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For years, pundits, investors, and fans of Warren Buffett have speculated exhaustingly about what will happen to Berkshire Hathaway (BRKB) when the legendary investor steps down from his post as Chairman and CEO.  Some of the questions commonly asked are: Who will take over?  Will the company’s culture and business strategy change?  Will the stock continue to post healthy annual returns?

Warren Buffett took over Berkshire Hathaway about 45 years ago.  At that time, Berkshire was a struggling textile firm, but after a few years, due to Mr. Buffett’s influence, the company moved away from that business and entered the insurance industry, offering property and casualty products.  These operations provided Mr. Buffett with capital, which he, in turn, invested, purchasing additional subsidiaries, and within several years, built an international conglomerate.  Berkshire Hathaway is now an insurance giant, with well-known companies under its flag like GEICO and General Re.  It also owns dozens of other businesses that include electric utilities, a railroad, building supply companies, and retailers.  These businesses are predominantly run independently, with profits and excess cash being channeled to Berkshire’s Omaha, Nebraska headquarters.

Mr. Buffett and his partner Charles T. Munger utilize this capital to purchase additional companies, as well as to bolster its huge equity positions.  It owns large blocks of stock in several blue chip corporations, like Coca-Cola (KO - Free Analyst Report), American Express (AXE - Free Analyst Report), and Proctor & Gamble (PG - Free Analyst Report), to name just a few.  Its total equity portfolio now stands at more than $50 billion, and the dividends received from these stocks are also used to bolster and expand Berkshire’s large footprint.

Under Mr. Buffett, Berkshire Hathaway has grown exponentially and is now one of the largest and most profitable companies in the world.  In 2009, which some consider a mediocre year for the company (when compared with many prior years), it earned more than $8 billion.  Meanwhile, since Mr. Buffett and his team took the reins, the stock has richly rewarded shareholders.  Since 1965, the equity, on average, has returned 22% compounded annually through 2009.  Needless to say, over this time frame, the stock has handily outperformed the Dow Jones Industrial Average, the S&P 500 and every other commonly-used benchmark.  It is this level of profitability and share-price performance that has pundits, and current, as well as prospective, investors greatly interested about Berkshire’s future without Mr. Buffett at the helm.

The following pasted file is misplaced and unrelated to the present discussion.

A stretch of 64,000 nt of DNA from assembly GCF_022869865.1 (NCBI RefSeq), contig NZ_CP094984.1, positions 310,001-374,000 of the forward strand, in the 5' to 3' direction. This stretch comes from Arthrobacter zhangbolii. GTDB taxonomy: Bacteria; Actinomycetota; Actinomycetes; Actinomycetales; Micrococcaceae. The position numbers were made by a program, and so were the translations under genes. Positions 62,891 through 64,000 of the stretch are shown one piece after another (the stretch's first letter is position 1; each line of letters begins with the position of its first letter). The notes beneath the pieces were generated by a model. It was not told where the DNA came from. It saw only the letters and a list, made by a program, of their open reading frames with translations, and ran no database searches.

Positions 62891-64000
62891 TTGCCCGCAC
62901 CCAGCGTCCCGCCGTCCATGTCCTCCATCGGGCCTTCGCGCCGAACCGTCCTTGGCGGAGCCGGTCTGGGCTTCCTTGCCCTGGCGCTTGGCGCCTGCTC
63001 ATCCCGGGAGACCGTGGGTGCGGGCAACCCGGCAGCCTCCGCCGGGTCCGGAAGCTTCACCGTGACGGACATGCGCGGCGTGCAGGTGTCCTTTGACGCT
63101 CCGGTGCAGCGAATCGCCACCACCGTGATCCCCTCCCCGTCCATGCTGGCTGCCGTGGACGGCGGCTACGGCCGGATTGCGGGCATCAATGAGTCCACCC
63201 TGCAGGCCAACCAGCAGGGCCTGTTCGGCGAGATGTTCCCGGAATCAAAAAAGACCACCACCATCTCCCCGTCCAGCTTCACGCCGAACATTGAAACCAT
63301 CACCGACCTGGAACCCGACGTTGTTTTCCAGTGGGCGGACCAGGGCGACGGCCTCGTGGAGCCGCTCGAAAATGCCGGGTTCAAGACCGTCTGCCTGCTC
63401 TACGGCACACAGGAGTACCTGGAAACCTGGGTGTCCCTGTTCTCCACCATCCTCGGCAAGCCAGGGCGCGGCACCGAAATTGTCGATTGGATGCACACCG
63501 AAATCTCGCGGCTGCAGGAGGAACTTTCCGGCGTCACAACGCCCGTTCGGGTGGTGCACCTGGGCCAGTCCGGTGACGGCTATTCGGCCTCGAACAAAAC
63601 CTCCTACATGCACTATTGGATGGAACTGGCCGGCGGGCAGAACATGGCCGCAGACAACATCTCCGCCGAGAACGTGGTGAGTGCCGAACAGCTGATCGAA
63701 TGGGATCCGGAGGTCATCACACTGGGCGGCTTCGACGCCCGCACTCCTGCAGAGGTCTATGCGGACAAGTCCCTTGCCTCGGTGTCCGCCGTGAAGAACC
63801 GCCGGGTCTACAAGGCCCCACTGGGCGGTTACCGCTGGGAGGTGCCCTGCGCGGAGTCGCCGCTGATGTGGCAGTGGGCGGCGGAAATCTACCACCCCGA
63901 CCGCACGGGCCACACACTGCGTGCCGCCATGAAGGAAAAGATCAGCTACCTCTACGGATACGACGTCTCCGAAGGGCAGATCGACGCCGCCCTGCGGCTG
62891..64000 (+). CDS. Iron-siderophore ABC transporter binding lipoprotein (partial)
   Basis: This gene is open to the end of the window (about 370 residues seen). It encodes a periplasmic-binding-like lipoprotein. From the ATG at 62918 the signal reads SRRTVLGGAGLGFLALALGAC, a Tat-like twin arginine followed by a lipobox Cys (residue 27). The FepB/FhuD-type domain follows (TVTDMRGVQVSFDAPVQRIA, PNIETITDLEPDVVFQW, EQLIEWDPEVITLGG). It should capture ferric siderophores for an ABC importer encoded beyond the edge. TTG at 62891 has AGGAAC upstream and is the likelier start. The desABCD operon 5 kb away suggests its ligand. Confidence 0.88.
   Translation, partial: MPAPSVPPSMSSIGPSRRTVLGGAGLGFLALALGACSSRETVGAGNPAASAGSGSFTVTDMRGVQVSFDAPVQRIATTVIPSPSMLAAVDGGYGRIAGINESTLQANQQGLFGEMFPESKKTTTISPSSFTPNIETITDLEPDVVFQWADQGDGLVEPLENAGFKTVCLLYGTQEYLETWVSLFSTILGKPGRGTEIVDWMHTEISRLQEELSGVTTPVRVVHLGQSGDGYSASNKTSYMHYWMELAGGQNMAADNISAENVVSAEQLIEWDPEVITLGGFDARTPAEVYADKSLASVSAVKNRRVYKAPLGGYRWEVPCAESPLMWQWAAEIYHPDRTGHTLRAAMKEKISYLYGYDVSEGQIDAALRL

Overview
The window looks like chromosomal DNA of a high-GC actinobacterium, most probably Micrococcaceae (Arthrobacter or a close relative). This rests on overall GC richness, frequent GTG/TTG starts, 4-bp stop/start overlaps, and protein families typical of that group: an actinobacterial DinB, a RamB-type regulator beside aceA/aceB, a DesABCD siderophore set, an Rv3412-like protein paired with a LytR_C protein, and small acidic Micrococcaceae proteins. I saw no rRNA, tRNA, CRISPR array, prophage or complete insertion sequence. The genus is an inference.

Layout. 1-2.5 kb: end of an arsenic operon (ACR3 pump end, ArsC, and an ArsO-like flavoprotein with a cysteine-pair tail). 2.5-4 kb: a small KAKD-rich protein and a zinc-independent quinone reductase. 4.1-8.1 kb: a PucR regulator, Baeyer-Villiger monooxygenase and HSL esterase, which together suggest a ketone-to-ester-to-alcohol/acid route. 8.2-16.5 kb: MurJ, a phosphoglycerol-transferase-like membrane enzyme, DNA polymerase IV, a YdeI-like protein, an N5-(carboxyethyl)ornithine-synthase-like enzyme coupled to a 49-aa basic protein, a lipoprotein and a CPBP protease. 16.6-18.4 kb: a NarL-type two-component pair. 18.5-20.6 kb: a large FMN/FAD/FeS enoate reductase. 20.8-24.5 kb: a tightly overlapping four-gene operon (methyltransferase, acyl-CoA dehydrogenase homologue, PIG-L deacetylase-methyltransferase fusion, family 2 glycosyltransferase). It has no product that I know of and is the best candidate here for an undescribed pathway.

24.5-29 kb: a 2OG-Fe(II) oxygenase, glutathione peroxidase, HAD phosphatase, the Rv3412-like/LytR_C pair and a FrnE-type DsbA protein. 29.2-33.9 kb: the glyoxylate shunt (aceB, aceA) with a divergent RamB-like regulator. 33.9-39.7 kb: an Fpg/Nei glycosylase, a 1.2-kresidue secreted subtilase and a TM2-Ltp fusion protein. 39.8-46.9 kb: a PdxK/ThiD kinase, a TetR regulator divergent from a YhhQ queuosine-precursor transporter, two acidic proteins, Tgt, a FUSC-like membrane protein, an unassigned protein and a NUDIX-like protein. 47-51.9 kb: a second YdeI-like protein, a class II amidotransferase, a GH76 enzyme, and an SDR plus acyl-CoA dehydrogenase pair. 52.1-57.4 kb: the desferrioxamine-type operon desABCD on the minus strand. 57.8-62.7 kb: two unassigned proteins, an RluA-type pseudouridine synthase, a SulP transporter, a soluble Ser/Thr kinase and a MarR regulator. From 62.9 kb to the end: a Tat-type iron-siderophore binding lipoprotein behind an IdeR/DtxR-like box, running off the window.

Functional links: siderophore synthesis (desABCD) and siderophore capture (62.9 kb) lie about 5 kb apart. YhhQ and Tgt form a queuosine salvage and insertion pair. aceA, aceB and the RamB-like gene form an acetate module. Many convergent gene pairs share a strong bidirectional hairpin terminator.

Over the years, people have offered suggestions and speculated as to who will take over once Mr. Buffett, now almost 80 years old, steps down from his post.  Just recently, during an interview, Mr. Munger (86 years old himself) suggested that Li Lu, a successful investor and hedge fund manager may be in the mix to become one of Berkshire’s top investment officers.  Mr. Buffett refused to provide any additional color in regard to the comments, and at this time, the succession plan remains a mystery.  In our view, whoever picks up the ball will, in all likelihood, be very qualified and have an immensely profitable company to run.